Young children at schools in Dover and Deal will be learning about policing as they embark on a nine-week cadet course with local PCSOs.

Kent Police’s Mini Police Cadet Programme was launched in April 2021 and pupils in Dartford were the first to take part in the scheme aimed at educating young people on a variety of policing topics and involving them in team-building exercises and community projects in their local area.

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Pupils at The Downs primary in Deal with PCSO Anita Pollard.

On Tuesday 28 September, pupils at The Downs CE Primary School in Deal started their educational journey as mini cadets, led by Police Community Support Officer Anita Pollard.


Three more schools, Priory Fields SchoolVale View Primary and St Martin’s School, which are all in Dover, started the course, run by PCSO Mark Ball, in the week beginning Monday 4 October.

Youngsters aged between eight and 11 donned tabards and baseball caps and were welcomed to the programme.

They talked about codes of conduct, the importance of working together as a team and having respect for one another.

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Children at Priory Fields School with PCSO Mark Ball and staff member Karen Wallis.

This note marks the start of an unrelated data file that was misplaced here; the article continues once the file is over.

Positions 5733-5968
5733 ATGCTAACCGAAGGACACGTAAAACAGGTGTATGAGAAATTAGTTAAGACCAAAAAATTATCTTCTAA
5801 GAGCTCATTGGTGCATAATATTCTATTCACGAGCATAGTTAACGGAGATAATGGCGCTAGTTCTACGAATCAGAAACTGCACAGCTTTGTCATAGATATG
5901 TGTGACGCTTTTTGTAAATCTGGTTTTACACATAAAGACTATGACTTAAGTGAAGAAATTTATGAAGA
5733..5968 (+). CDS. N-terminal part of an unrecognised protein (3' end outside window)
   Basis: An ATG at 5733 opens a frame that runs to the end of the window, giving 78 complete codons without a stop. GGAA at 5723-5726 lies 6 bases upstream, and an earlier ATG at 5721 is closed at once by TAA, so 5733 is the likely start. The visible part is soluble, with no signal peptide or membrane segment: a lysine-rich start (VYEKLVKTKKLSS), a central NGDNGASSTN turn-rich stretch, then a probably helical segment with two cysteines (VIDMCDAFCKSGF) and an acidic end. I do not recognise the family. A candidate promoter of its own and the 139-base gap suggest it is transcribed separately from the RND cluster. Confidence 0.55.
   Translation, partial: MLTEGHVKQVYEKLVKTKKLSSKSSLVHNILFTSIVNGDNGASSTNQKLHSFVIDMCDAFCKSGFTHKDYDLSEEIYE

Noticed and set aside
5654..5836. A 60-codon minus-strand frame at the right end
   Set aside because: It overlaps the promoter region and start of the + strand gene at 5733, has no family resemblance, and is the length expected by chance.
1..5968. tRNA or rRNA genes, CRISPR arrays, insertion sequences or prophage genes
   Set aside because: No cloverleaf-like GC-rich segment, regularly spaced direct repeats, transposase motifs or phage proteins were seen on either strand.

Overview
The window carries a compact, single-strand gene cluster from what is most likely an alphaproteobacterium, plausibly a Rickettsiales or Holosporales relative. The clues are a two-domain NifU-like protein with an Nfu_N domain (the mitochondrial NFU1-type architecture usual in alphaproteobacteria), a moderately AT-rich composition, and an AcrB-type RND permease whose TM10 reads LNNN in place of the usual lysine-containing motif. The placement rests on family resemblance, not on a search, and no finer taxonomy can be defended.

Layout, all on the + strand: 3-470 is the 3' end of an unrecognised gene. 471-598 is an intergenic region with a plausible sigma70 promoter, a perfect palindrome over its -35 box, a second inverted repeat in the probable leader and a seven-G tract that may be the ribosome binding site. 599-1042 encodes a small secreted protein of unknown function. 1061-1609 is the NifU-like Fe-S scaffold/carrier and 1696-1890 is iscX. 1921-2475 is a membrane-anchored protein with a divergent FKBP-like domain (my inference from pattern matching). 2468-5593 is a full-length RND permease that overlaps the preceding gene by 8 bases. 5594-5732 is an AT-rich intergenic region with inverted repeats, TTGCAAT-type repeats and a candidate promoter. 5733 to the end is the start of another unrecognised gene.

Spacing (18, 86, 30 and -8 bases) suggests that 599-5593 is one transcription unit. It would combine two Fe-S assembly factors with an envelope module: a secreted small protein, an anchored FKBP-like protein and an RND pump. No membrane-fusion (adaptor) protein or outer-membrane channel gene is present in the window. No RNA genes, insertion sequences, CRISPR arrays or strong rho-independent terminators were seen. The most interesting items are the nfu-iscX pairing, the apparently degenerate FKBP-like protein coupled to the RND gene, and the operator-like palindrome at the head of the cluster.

Policing skills

PCSO Anita Pollard said: ‘The children were so excited to be involved in this and were able to get to know me as a person, not just as an officer, which is something that young people can find intimidating.

‘They hopefully found this reassuring and will have the confidence to talk to me when they see me out and about in their neighbourhood in future.

‘I will be running the sessions with the children every Tuesday for an hour and I’m very much looking forward to seeing how they progress. I will be educating them on crime and anti-social behaviour, talking to them about policing, for example why we carry pocket books, the drills we undertake, officer ranks, codes of conduct, first aid, cyber bullying and much more.

‘They will get the chance to visit a police station and I will also be ensuring they all know how and when to contact the emergency services and encouraging them to have open discussions about what is right and what is wrong.

‘I hope that by the end of the course they will have a much better understanding of the police, will understand leadership, teamwork and may consider policing as a career when they are older.’

PCSO Anita Pollard

Get involved

The Mini Police Cadet Programme has been made available thanks to funding from the Kent Police and Crime Commissioner Matthew Scott. From October more children will be offered this opportunity at other schools across the county.

In addition to the mini cadets initiative, Kent Police also runs a cadets programme for young people aged 13 to 17. Volunteers involved in the scheme meet once a week and participate in a number of community initiatives across the year.

For more information, visit Cadets | Kent Police

By Ed

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